You don't love me anymore
01 April 2016, by We Are Family (396 views)
Social workers are just people doing a job and of course like all of us they are sometimes less than perfect; however they are dealing with people’s lives so even simple mistakes can be emotionally wounding. We became very aware of this through our own experience and also that of friends who have also been through the adoption process. It can be as simple as failing to immediately tell you of a change in the panel date - which of course means a huge amount to you, but is just a correction in a diary to them - to fundamentally not “getting it”.
There was one incident by our sons’ social worker in particular that resulted in upset to us and great distress to our eldest very early on in the placement.
He and his brother had been with us for just a few weeks. It had been weeks full of every effort from us to build a bond and to get the boys to attach, every effort to prove our love to them and to convince them of the fact that we were now a forever family.
Things were going well; they are warm and loving little boys and from the very beginning they were open to our relentless hugs and kisses and really seemed to accept us and indeed start to attach very quickly.
We had lots of fun and we were making the most of the time together as a family while I was off work. They seemed happy - on the surface anyway - and they both seemed to like the fact that we were their new parents and that this was their new life.
We used the term 'forever’ as much as possible and would break into the 1970's disco classic 'We are family' at every opportunity - it's amusing to see that our support group was equally inspired by that track.
It was early days and I don't for one moment think they were fully bonded or attached, but they certainly seemed to like the idea that this was forever.
Their social worker was new and quite inexperienced and on her first post-placement visit we remembered the advice from prep group that it can be a difficult and confusing time for the children and we thought we had prepared the boys well in advance and that they understood that she was coming to see them and to see how they were doing. She arrived and the boys greeted her with smiles and hugs and kisses and after 20 or so minutes they were sent upstairs leaving us adults to talk through our first few weeks as parents.
At that stage - still well in the honeymoon period - things were good and we had few issues to bring up, and looking back we realise that the social worker’s inexperience meant that she asked very little and offered very little, consequently she was soon ready to leave.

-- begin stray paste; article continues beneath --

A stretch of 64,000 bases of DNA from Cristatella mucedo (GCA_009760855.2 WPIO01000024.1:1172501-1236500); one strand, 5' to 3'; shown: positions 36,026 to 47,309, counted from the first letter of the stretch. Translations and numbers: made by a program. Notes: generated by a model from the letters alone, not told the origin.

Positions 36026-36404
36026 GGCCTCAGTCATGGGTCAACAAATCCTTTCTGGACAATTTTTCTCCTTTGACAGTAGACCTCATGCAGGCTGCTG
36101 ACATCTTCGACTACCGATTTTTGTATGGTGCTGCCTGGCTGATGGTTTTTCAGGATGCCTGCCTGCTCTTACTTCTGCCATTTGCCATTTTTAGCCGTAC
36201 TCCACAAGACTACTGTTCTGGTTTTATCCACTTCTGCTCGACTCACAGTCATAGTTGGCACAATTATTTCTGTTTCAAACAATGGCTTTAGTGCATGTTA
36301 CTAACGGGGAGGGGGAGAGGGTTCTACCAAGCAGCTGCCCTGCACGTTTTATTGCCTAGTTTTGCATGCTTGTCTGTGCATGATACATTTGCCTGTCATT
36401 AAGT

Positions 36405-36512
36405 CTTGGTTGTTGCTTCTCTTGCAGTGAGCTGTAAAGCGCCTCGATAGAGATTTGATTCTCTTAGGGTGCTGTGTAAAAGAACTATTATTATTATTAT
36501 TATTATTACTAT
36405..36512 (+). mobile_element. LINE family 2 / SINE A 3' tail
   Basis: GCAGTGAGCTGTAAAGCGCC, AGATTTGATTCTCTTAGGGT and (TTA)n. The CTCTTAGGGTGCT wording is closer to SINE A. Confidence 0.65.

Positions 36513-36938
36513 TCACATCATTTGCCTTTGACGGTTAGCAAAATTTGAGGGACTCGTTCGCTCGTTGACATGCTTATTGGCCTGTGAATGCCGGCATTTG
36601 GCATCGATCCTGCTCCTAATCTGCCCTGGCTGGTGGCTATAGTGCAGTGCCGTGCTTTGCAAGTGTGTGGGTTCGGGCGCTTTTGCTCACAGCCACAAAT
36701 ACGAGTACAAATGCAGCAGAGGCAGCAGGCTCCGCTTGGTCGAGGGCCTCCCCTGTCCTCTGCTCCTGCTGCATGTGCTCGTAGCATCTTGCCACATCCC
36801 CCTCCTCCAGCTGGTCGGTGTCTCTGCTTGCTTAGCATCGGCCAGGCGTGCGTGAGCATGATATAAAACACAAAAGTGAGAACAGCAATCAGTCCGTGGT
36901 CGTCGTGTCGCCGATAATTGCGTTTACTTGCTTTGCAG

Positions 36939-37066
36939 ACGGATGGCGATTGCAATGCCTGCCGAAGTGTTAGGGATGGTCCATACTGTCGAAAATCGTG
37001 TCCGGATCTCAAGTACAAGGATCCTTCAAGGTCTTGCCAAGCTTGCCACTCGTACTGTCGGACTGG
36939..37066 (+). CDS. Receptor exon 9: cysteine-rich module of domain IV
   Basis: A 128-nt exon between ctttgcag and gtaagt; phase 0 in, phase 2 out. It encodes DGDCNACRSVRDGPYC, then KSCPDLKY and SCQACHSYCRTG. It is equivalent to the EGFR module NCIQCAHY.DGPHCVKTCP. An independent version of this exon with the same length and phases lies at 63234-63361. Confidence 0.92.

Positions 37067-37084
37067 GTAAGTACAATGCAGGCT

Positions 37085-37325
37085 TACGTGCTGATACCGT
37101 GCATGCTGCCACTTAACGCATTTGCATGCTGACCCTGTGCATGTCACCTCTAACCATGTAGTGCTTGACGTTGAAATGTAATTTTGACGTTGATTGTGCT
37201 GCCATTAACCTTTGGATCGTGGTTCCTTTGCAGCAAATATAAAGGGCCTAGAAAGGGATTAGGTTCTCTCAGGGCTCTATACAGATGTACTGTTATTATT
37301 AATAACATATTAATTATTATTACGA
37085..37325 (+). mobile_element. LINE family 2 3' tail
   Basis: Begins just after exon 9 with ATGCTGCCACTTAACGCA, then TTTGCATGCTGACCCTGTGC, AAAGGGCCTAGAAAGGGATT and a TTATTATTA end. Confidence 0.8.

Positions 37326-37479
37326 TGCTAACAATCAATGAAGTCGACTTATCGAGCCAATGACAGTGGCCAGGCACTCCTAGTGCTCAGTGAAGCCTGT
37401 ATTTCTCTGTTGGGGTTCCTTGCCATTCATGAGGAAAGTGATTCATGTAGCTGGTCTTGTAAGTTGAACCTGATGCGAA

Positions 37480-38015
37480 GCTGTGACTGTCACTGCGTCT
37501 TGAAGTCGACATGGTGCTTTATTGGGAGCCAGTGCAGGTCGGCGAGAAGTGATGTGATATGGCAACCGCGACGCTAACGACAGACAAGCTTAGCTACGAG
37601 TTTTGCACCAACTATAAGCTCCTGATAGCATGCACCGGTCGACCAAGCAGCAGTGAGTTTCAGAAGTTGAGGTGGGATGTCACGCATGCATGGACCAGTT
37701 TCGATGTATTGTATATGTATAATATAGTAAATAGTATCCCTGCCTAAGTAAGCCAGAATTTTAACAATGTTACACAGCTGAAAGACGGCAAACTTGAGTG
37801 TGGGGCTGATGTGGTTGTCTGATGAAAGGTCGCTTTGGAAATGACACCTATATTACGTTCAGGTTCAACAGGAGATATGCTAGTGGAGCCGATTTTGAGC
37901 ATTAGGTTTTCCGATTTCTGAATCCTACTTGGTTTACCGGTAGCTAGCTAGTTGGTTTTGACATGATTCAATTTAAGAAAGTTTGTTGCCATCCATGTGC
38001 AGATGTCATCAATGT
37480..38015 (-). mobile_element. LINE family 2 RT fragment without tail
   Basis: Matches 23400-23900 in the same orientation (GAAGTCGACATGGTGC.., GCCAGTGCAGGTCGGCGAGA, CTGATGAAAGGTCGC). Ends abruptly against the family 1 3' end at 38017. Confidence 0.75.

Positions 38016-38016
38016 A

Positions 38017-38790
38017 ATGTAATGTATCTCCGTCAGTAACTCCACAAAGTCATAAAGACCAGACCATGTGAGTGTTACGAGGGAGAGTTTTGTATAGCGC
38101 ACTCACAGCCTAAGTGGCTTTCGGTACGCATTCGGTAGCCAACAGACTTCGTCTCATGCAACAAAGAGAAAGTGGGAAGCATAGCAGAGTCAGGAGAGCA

We called the boys down to say goodbye and only the youngest came. My partner went to find his brother and returned saying that he was acting very strangely, hiding under the sofa and refusing to come out. As he tried to coax him out he was told, “Go away; I know you don't love us anymore.” My partner said it was clear that he was very upset.
At this point the story of a close friend who had also adopted came flashing into my mind. It was the first visit of her daughter’s foster parents whom the child loved dearly and as my friend opened the door with her new daughter in her arms, the child took one look at who was on the doorstep and turned with a look of total bewilderment and grabbed my friend with all her might. Clearly the presence of the foster parents from her old life was threatening and in her little mind could mean only one thing; that they were there to take her away from the security of this new forever family.
Which is exactly what our son was thinking, upstairs, alone, hiding under the sofa. Then - and only then – I recalled being told to look out for exactly this situation during our preparation.
Suddenly it was all very obvious to me and I immediately took control of the situation. With my partner left to say goodbye to the oblivious social worker, I went to sit with our son and reassured him that he was safe and secure with us and that she had not come to take him back. He was not immediately convinced and stayed in his hiding place until I went to the window and told him that she was now in her car and he could came and wave goodbye from the safe distance of a first floor window.
It was all so very obvious; both my partner and I were truly ashamed that we had not anticipated the inevitable and saved the anguish that the situation had so clearly caused our son.
Yet our prep group had been nearly two years before this and dealing with two children coming into our lives and turning everything upside down meant that nothing was as obvious to us as it should have been.
However, the meeting was organised by the social worker and although new, surely she had a responsibility to be prepared, to make sure we were prepared and, more importantly, to make sure that the children were too?
She didn't and as a result our son was deeply upset, which of course hurt both of us too.
I guess it could be considered a small oversight on her part, but it is exactly situations such as these where their professionalism is essential and - novice or not - some things are just too important not to get right. The incident has stayed with us and it has made us extra-cautious of anything from their past coming back into their lives.
It also made us very aware that social workers, like all of us, are fallible and not the perfect professionals we sometimes need and perhaps unrealistically expect them to be.
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